In the Boston working-class neighborhood of Dorchester, hundreds of labor and community leaders and rank-and-file workers jammed the streets Feb. 1 in front of the headquarters of one of the planet’s biggest conglomerate corporations, Veolia Transportation. Their voices, music and drumming filled the air with demands for “Union justice now!” and “Down with Veolia’s union busting!”
The outpouring was so militant that even the Boston Globe, Fox News and other mainstream media could not ignore it.
The protesters answered the call for Solidarity Day from United Steelworkers Local 8751, the Massachusetts AFL-CIO, the Greater Boston Labor Council, City Councilor Charles Yancey, the Black Educators Alliance of Massachusetts and dozens of community, labor and anti-war organizations to “Reinstate the fired leaders.”
Last June, the city of Boston deemed its new school bus management contract with Veolia “highly advantageous,” based on its promise to cut millions from drivers’ wages and benefits. In return, the city provided a unique, 50-cents-on-the-dollar kickback, a sweetener in “savings” to the company.
But when Veolia began shorting drivers’ pay and shredding the union contract in July, the drivers called it blatant union busting and fought back with 16 unfair labor practice charges and more than 300 grievances. Informational marches, picket lines, bulletins and daily yard meetings followed, which put Veolia on notice that Local 8751 would vigorously defend its members’ rights and 40 years of contract progress.
On Oct. 8, one day after the company posted across-the-board paycuts and demanded the drivers re-apply for their jobs, the workers showed up for work and demanded the company meet to address the contract violations. Instead, Veolia called the cops, locked the gates and shut down operations. Then on Nov. 1, Veolia terminated Andre Francois, Steve Gillis, Stevan Kirschbaum and Garry Murchison — four officers of the local’s progressive and organizational leadership. The vast majority of the nearly 900 rank-and-file immigrant workers are from Haiti, Cape Verde, Vietnam and Latin America.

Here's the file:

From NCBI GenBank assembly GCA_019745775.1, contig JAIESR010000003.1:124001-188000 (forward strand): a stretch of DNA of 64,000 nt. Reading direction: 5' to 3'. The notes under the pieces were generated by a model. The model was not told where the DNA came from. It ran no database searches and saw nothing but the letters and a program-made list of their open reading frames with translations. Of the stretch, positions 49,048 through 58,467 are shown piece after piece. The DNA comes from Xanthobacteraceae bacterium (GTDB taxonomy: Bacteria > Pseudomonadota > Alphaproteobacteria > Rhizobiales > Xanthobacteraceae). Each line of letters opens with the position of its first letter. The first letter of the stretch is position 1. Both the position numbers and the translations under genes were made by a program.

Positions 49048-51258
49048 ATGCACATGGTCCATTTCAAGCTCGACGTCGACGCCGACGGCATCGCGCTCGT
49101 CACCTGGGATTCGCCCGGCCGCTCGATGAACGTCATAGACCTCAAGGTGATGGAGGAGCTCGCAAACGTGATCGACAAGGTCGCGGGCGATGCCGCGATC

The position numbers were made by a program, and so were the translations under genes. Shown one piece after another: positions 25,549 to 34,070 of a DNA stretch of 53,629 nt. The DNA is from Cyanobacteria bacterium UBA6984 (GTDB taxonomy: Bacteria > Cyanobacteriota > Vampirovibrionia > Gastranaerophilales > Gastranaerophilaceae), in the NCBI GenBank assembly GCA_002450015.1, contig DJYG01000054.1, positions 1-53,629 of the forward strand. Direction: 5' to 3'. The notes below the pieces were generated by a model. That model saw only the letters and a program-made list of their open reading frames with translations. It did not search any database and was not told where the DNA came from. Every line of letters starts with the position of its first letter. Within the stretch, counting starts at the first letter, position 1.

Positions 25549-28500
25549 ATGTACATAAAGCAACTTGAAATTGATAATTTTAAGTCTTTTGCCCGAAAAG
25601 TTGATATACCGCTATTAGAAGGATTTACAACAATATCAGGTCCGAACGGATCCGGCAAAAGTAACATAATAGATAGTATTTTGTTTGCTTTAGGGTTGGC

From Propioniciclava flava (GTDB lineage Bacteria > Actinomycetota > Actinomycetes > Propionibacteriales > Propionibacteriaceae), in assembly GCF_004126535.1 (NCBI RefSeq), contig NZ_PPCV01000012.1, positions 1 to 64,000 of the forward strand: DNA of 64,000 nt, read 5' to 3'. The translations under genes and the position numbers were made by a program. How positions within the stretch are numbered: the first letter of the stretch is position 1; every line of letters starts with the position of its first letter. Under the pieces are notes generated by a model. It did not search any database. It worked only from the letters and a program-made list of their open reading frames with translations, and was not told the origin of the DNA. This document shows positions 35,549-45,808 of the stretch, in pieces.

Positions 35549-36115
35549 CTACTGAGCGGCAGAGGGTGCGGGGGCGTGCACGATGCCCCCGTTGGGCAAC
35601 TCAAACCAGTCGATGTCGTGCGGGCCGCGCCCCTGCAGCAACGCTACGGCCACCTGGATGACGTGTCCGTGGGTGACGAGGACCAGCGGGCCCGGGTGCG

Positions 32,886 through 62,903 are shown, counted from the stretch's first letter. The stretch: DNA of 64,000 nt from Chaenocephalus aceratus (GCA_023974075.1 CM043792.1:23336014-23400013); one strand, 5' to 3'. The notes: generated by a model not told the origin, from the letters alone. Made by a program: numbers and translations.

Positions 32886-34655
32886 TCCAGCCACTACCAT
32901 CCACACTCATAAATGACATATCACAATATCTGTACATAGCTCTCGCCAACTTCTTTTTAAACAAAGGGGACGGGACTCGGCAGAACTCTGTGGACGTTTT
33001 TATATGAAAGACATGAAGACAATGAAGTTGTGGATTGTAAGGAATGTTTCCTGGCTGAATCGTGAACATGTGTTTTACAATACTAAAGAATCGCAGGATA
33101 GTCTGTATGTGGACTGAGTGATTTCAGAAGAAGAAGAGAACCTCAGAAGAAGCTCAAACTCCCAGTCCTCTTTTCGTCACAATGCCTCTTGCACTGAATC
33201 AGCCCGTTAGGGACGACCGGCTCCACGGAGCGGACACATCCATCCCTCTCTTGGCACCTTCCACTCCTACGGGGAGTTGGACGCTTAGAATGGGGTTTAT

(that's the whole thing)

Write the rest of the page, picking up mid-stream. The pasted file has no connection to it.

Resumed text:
The case of the fired leaders and the local’s struggle to defend itself from this imposed austerity became a rallying point on Feb. 1. Solidarity Day brought out school workers and educators fighting budget cuts and demanding equal, quality education; postal workers and community residents campaigning to save postal services; telephone, food, commercial and hotel workers, themselves fending off austerity and waging campaigns to organize low-wage workers at international corporations like Walmart and McDonald’s; anti-war and political activists drawing connections between wars abroad and oppression at home from Boston to Palestine; and civil rights and community leaders inspired by the drivers’ struggle against racism and for economic justice.
Solidarity grows due to struggle
To jump off the rally, Local 8751 militant spokeswomen, Chantal Casimir, Lela Rosboro and Kiett Baptiste, fired up the crowd. Bishop Felipe Texiera, a longtime labor and immigrant rights activist, called on Boston’s political leaders to support those who service the city’s children, not the 1% corporate elite.
Rich Rogers, from the Greater Boston Labor Council, came with the commitment of the 154-union federation to “Speak out against this injustice!” He said corporations that commit unfair labor practices are not welcome in Boston: “They have a responsibility to honor the union contract. The city is paying for that contract, and it’s wrong.” City Councilor Charles Yancey called for an in-depth council investigation into Veolia’s lockout and unfair labor practices: “We are not going to tolerate anyone disrespecting our workers, particularly those workers who transport our precious children every day.”
Steelworkers International Staff Representative Andrew Slipp called the drivers’ fight “a noble cause” and vowed the international’s full support until victory. Dumond Louis, president of Local 8751, laid out the members’ ultimatum: “Veolia has a choice, either get it right, or we will get it right for Veolia. We will ask the city to get rid of Veolia.”
Paul Kilduf, president of American Postal Workers Local 100 and a leader of the Coalition to Save Grove Hall Post Office, joined Ross Kiely, of Food and Commercial Workers Local 1459, in pledging their organizations’ resources and total solidarity to force Veolia to reinstate the fired leaders and defend the drivers’ contract.